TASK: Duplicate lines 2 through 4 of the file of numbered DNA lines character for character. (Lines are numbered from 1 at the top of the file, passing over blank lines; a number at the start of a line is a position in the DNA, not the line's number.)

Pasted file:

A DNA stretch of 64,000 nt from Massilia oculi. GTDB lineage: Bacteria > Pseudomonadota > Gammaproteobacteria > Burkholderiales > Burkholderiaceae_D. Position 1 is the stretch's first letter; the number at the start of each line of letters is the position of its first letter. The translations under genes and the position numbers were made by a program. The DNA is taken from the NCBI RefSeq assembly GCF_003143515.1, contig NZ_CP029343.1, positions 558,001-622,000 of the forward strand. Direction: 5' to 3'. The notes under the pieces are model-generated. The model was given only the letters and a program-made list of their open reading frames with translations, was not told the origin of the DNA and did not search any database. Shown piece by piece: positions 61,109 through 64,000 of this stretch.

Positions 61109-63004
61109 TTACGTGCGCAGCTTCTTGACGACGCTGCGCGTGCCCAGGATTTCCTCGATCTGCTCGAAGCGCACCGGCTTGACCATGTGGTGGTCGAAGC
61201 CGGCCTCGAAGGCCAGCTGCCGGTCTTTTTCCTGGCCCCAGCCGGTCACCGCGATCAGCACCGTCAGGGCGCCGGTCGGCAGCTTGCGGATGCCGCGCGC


Positions 61109-63004
61109 TTACGTGCGCAGCTTCTTGACGACGCTGCGCGTGCCCAGGATTTCCTCGATCTGCTCGAAGCGCACCGGCTTGACCATGTGGTGGTCGAAGC
61201 CGGCCTCGAAGGCCAGCTGCCGGTCTTTTTCCTGGCCCCAGCCGGTCACCGCGATCAGCACCGTCAGGGCGCCGGTCGGCAGCTTGCGGATGCCGCGCGC